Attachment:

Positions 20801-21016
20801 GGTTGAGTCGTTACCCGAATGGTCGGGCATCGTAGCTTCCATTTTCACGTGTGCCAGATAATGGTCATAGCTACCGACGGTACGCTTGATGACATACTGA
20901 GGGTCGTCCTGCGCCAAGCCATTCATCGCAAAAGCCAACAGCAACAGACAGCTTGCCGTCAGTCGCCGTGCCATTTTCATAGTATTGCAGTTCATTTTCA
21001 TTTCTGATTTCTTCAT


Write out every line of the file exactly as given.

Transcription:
Positions 20801-21016
20801 GGTTGAGTCGTTACCCGAATGGTCGGGCATCGTAGCTTCCATTTTCACGTGTGCCAGATAATGGTCATAGCTACCGACGGTACGCTTGATGACATACTGA
20901 GGGTCGTCCTGCGCCAAGCCATTCATCGCAAAAGCCAACAGCAACAGACAGCTTGCCGTCAGTCGCCGTGCCATTTTCATAGTATTGCAGTTCATTTTCA
21001 TTTCTGATTTCTTCAT